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Ex-infrastructure agency head denies accusations of misusing Western funds

by Chris York July 5, 2024 9:41 PM 3 min read
Mustafa Nayyem, the former head of Ukraine's agency for Restoration and Infrastructure Development in a photo on June 28, 2020. (Mustafa Nayyem/Facebook)
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Editor's Note: Following publication, the Kyiv Independent contacted the EU Delegation to Ukraine to comment on the issue.

Mustafa Nayyem, who previously headed a state infrastructure agency, on July 5 denied the accusations that the agency had misused foreign partners' funds.

Ukraine's Finance Ministry accused the agency of misusing Western funds in a response to Ukrainian online newspaper Ekonomichna Pravda published earlier on July 5. Specifically, the ministry claimed that the EU Delegation to Ukraine was unhappy with the agency failing to use 150 million euros allocated by the European Commission.

Nayyem's resignation from the agency in June and other firings and reshuffles strained relations between Kyiv and Western allies and raised concerns about how Ukraine can deal with fixing the country's energy infrastructure as it comes under repeated attacks by Russia, the Financial Times (FT) reported on June 10, citing unnamed Ukrainian and Western officials.

Nayyem, a former investigative journalist, became a reformist MP and anti-corruption activist in 2014. He was a deputy infrastructure minister from 2021 to 2024 and head of the Agency for the Restoration and Development of Infrastructure from 2023 to 2024. The agency was created to spend Western donors' funds on rebuilding infrastructure destroyed as a result of the war.

The Finance Ministry claimed that the agency "does not carry out its functions on a regular basis."

"The Ministry of Finance went public with a number of strange comments," Nayyem told Ekonomichna Pravda.

"Since this is the official position of the state body, which has manipulated facts and figures and called into question the work of the agency's entire team, I consider it necessary to provide an explanation."

According to Nayyem, the Finance Ministry said the agency had received UAH 7.8 billion ($192.3 million) but was yet to spend any of the money.

Nayyem said, however, that there was a mistake in the figures, and the total amount of money being discussed was actually UAH 7.6 billion ($187.4 million).

"I am a bit surprised by the Finance Ministry's mistake of 200 million hryvnias in the official communication regarding the funds of international financial institutions," he said.

Nayyem said the funds had been given for the repair of roads and tender procedures were underway and that regular updates had been given to the Finance Ministry about the status of the projects.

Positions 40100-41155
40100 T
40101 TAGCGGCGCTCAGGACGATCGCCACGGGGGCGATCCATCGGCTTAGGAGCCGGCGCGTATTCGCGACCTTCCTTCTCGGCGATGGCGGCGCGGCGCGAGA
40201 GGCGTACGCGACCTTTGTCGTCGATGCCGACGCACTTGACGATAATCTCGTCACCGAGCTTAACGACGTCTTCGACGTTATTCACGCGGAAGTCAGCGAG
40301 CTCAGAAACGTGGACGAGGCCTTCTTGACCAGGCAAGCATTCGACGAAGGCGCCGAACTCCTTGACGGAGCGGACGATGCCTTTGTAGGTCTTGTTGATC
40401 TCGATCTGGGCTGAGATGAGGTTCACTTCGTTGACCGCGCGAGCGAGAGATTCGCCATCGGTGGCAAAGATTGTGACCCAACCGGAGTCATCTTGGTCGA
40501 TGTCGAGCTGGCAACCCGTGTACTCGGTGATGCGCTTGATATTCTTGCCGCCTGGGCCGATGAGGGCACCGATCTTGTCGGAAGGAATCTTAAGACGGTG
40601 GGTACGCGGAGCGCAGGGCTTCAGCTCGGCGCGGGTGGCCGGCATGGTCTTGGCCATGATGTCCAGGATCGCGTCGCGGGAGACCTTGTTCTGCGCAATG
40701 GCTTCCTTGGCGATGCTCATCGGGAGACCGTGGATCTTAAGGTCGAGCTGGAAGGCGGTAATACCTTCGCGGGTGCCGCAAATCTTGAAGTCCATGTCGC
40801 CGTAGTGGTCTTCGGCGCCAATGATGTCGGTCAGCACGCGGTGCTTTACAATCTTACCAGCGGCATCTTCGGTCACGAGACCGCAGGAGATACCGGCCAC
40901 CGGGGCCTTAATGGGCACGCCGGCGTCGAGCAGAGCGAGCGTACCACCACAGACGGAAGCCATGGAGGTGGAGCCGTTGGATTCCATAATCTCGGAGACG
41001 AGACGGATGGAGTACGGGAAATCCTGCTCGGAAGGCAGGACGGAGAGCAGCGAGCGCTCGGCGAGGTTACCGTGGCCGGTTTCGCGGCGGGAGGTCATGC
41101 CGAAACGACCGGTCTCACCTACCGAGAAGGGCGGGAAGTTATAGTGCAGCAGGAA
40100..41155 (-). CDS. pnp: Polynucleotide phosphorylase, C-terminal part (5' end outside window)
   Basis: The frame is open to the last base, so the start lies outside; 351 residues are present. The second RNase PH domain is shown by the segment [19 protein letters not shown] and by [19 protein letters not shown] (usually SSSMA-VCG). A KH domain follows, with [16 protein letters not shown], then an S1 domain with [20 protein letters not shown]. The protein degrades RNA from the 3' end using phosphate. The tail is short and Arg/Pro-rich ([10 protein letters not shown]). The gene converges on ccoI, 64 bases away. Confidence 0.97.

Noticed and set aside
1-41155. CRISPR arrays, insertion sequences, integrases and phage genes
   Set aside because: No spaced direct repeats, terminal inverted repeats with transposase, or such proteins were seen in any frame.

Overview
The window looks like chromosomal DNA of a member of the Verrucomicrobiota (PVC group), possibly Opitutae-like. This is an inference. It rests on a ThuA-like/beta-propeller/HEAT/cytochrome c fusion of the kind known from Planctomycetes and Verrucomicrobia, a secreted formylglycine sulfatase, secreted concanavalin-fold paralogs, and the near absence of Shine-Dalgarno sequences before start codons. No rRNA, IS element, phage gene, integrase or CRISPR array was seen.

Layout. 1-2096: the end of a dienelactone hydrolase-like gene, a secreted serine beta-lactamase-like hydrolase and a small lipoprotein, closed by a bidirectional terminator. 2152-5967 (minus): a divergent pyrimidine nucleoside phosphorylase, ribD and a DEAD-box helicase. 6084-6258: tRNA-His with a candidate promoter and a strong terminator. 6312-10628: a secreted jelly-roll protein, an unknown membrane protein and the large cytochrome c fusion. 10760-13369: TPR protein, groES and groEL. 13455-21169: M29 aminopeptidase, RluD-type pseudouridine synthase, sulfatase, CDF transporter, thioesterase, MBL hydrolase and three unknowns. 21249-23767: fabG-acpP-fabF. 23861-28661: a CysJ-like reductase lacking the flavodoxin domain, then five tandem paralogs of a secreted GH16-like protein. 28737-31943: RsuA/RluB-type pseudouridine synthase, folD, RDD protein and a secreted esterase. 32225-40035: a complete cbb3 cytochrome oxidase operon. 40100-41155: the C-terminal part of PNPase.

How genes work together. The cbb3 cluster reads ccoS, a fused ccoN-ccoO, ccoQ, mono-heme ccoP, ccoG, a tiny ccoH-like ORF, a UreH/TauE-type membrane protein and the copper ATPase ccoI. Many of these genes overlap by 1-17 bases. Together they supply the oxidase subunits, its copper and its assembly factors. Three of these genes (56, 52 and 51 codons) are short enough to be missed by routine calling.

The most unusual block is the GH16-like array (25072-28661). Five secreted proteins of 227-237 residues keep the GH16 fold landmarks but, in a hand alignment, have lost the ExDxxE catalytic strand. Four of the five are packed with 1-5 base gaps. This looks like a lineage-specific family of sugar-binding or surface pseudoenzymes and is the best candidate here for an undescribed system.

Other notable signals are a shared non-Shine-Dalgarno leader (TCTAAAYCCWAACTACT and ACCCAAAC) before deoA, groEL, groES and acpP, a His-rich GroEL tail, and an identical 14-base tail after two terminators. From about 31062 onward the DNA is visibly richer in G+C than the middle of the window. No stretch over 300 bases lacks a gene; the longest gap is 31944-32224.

He also said the agency was accused of failing to give the go ahead for a water supply project in the Mykolaiv region, but insisted it was actually stopped by the Finance Ministry.

"Finance Minister Serhiy Marchenko personally voiced this refusal in the presence of Prime Minister Denys Shmyhal, Mykolaiv Region Governor Vitaly Kim and Mykolaiv Mayor Oleksandr Senkevich," he said.

Nayyem also said the agency faced an exodus of staff when wages were drastically cut in January.

"As a result, the agency has lost a third of its team since the beginning of the year –people simply left," he said.

Hitting back at the Finance Ministry, he then went on to say it was stalling on major decisions itself and had yet to give the go ahead for a number of infrastructure projects.

"Almost a month has passed," he said, adding: "I would like to inform you that the situation has not changed at this moment – no decisions have been made, construction continues to stand still in the height of the season, residents do not receive services, and construction companies are bankrupt."

Nayyem resigned as head of the Agency for the Restoration and Development of Infrastructure on June 10 after being prevented from attending the upcoming Ukraine Recovery Conference scheduled for June 11-12 in Berlin.

In a lengthy post on Facebook, Nayyem named a series of complaints about the "systemic obstacles" that had limited his ability to do his job, ultimately leading to his decision to resign.

FT: Government shake-up straining relations between Kyiv and Western allies
A series of government firings, resignations and reshuffles have strained relations between Kyiv and Western allies and raised concerns about how Ukraine can deal with fixing the country’s energy infrastructure as it comes under repeated attacks by Russia, the Financial Times (FT) reported on June 1…

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